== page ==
Thursday, April 04, 2019

First Spider on the Ceiling Day

You'd think the spiders would move in when it got cold outside. Maybe they do, maybe they're just really sneaky about it, but I don't really see them around in the winter. I don't see them until First Spider on the Ceiling Day.

It's exactly what it sounds like: it's the day, every year, usually sometime in March or April, after the temperatures have crawled above zero and held for about a week, that I see the first spring spider in my house. It is always, always on the ceiling of either my kitchen or my living room.

(But of course, First Spider on the Ceiling of Either My Kitchen or My Living Room Day is kind of a mouthful.)

Guess what yesterday was?

I always spend the days immediately after First Spider on the Ceiling Day with my head tipped back, anxiously scanning the room for the Second Spider on the Ceiling. There's never only a First Spider.

(Otherwise the day would be called, just, Spider on the Ceiling Day.)

This is kind of an appropriate week for the First Spider. It fits.

A few days ago, I was home alone with Sully and Scarlett. I was in the bathroom giving Scarlett a shower, Sully was playing LEGO in his bedroom, and I heard the back door open. It's a loud door; our house shifts in the winter so the door hangs a little crooked and you have to throw your hip into it to get it open. It scrapes on the floor. You can't quietly open that door.

I heard rustling and footsteps and thought, huh, Barclay's home a little earlier than I thought he'd be.

I wrapped Scarlett in her towel and carried her into her bedroom. I called to Sully, "Is Dad home?"


I nodded to myself, talking quietly to Scarlett about what we were going to do that day as I dried her off and picked out her pants and shirt.

Barclay wasn't there when I came into the kitchen a few minutes later. "Barclay?" The living room was empty too. I peeked around the corner. The back door was wide open. "Barclay?" Down the stairs. Out the door. "Barclay? Where are you?"

That was when I noticed the car wasn't parked outside. Which meant that either Barclay wasn't home yet, or that he'd come home, opened the back door, and left again—which, why?

Another thought crossed my mind then: maybe Barclay hadn't opened the back door at all.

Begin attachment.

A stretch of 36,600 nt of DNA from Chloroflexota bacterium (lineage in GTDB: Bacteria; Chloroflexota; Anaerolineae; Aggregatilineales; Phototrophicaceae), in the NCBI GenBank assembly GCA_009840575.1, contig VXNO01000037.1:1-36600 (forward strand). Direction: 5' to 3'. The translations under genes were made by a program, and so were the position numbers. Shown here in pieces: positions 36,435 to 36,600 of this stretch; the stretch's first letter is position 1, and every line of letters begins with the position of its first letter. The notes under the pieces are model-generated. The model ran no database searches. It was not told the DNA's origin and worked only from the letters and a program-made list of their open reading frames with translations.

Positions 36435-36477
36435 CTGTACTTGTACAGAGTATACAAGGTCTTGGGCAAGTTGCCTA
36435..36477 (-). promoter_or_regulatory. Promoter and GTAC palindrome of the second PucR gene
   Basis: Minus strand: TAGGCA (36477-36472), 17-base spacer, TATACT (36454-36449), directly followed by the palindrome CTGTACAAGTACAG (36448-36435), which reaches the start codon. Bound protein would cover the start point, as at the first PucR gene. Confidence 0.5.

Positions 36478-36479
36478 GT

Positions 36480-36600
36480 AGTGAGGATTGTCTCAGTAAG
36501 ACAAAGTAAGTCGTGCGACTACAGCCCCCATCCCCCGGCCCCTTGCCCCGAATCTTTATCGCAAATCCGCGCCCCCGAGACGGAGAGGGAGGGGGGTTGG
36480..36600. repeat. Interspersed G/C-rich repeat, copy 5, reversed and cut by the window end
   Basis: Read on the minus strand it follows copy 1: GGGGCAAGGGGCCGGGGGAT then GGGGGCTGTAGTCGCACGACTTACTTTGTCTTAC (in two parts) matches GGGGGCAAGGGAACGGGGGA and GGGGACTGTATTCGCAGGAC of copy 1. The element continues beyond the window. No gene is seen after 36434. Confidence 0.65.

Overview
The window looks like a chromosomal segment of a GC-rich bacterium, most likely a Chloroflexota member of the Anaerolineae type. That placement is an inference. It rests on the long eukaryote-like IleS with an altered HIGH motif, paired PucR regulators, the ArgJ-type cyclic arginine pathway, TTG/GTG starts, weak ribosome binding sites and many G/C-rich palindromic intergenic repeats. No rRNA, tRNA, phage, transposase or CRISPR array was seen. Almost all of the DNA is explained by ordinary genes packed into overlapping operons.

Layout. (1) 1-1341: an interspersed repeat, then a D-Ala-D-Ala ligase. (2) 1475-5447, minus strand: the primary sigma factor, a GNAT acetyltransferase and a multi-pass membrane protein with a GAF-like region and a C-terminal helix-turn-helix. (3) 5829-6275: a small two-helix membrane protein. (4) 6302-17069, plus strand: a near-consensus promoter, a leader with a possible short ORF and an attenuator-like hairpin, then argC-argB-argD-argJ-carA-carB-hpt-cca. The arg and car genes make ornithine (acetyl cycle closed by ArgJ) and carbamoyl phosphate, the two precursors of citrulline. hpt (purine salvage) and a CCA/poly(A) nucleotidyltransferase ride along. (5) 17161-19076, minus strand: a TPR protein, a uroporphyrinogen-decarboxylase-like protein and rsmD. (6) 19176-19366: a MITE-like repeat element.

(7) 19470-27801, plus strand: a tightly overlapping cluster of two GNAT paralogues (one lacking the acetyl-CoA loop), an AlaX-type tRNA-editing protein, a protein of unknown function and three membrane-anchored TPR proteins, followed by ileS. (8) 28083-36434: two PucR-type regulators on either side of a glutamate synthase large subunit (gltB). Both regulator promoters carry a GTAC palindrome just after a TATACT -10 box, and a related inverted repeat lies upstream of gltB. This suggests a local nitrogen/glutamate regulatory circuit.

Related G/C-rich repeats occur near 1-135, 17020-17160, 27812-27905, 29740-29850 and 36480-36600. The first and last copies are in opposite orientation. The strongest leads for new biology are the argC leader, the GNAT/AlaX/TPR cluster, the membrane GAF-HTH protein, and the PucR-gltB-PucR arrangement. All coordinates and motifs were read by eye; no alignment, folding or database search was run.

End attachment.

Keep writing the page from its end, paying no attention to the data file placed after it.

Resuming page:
Sully came out of his room, still holding the LEGO car he'd been building. "Yeah?"

"Did you open the door?"

He shook his head. "Dad did."

"Did you see Dad?"

"No. I was in my room." He held up his car. "I just heared him open the door."

So there I was, standing in the kitchen, staring at the wide open back door and thinking, Someone opened the door. Someone has been here. Or, worse, Someone is still here. In the basement.

Reading this back to myself, I think of every scary movie I've ever seen, where a woman is just standing there, waiting, while her soon-to-be murderer advances toward her and the audience thinks at her, Run. Why don't you run away? I think some people think that the filmmaker does it to build tension, but I think they actually do it because it's realistic.

I was frozen, staring at the open door directly at the top of the basement steps. Straining to listen.

Scarlett chose that moment to start crying. Wailing. She was sick, poor kid, and she wanted her blanket. She wanted her blanket more than anything else in the world, and the more I stood there not getting her blanket, the harder she cried. But the blanket was in her bedroom and, honestly, I wasn't going further into the house to get a blanket. I picked her up and tried to comfort her, grabbing my phone off the table. I called Barclay. He didn't answer. I called him again. He picked up on the fourth ring.

"WHERE ARE YOU?" I hissed.

"Is something wrong?"


"Wait, what?"


Scarlett was crying into my shoulder and Sullivan was staring at me with dinner plate eyes and I was suddenly thinking that I should maybe, you know, get out of the house. But my feet stayed planted in the kitchen floor like I was a big old tree.

Then Sully said, matter-of-factly, "Mom, no one's in the house."


"I opened the back door."

"You said Dad opened the back door."

"No," he was shaking his head, still clutching the LEGO car with both hands. "I heared Dad open the car door. Outside. So I opened the back door to let him into the house. But then he didn't come into the house so I went back to my bedroom."

So that was what had happened, and everything was fine, and Barclay arrived a few minutes later to no emergency at all and I felt dumb for overreacting and freaking everybody out and also dumb for not getting the kids out of the house when I legitimately thought someone was in the basement and ever since, even though I know there was no one in the basement, no one in the house at all, I can't help but jump a little when I'm home alone and hear a creak.

And now I'm checking the ceiling for spiders.